With all great ape species now listed as either endangered or critically endangered, it seems our closest relatives are slipping ever nearer to extinction. Habitat loss and hunting are the main drivers for this, but so is the illegal trade in live apes. Now, a more detailed analysis of the illegal trade has revealed that the extent of the live trafficking of great apes is far worse than previously thought.
The newly announced Ape Seizure Database, launched this week at the CITES Conference of the Parties by the conservation group Great Apes Survival Partnership (GRASP), aims to fully document all illegally traded apes confiscated around the world. Previously, only apes that were seized in a country that was not their origin were recorded, but with 90 percent of all seizures taking place within their native ranges, this vastly underestimated the true extent of the trade.
“For too long, the illegal trade in great apes was anecdotal, and therefore difficult to judge in terms of scale and scope,” explained Doug Cress, program coordinator of GRASP. “But with the Apes Seizure Database, the numbers are plain to see. It doesn’t take long to identify areas of concern in Africa or Asia, or recognize that critically endangered species are in extreme danger.”
They found that since 2005, roughly 1,800 orangutans, chimpanzees, gorillas, and bonobos were confiscated in 23 different countries around the world, accounting for around two apes per week. This may not sound like many, but the majority of these are infants, and the way in which these animals are taken from the wild means that the full scope of the issue is far more shocking and far more extensive.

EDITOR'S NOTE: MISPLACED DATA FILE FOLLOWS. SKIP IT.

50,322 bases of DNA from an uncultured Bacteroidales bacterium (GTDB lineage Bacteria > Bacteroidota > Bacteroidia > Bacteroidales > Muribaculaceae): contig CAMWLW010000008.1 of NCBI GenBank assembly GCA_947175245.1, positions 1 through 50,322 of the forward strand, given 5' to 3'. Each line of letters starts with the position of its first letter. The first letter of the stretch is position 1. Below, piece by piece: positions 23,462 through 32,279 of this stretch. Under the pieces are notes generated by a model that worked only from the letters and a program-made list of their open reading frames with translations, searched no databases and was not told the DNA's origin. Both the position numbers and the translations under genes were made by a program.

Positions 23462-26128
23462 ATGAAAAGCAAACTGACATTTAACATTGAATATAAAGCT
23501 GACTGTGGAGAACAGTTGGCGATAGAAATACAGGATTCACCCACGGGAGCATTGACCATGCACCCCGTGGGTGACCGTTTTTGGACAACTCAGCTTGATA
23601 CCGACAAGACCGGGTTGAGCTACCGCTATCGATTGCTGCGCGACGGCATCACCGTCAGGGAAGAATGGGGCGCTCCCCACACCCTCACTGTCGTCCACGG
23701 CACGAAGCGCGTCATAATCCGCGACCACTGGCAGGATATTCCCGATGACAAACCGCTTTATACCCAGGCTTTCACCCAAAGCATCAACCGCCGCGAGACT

The apes can be smuggled in the overhead lockers on passanger flights. WCS/GRASP
To get one gorilla infant, it is thought that around four adults will have been killed as they rush in to protect their offspring, and to get a single chimpanzee up to 10 adults will have died. Orangutans, which make up 67 percent of all seized apes, are often captured when they are fleeing the rainforest as it is being burnt and chopped down to clear land for palm oil and pulp and paper plantations. Not only that, but it is generally accepted that officials only ever find 10 percent of all contraband trafficked. This means that the real figures of apes being killed and traded is shockingly high.
When caught, the infants are often smuggled – sometimes in hand luggage on airplanes – to the Middle East and further on to Asia, where they can fetch high prices. A baby chimp, for example, could sell for up to $30,000 while an infant gorilla will command a price of $45,000. By fully documenting the real scale of this trade, it is hoped that more can be done to secure the future for all great apes.
Live apes are sold in many places to be kept as pets. Laura Darby/GRASP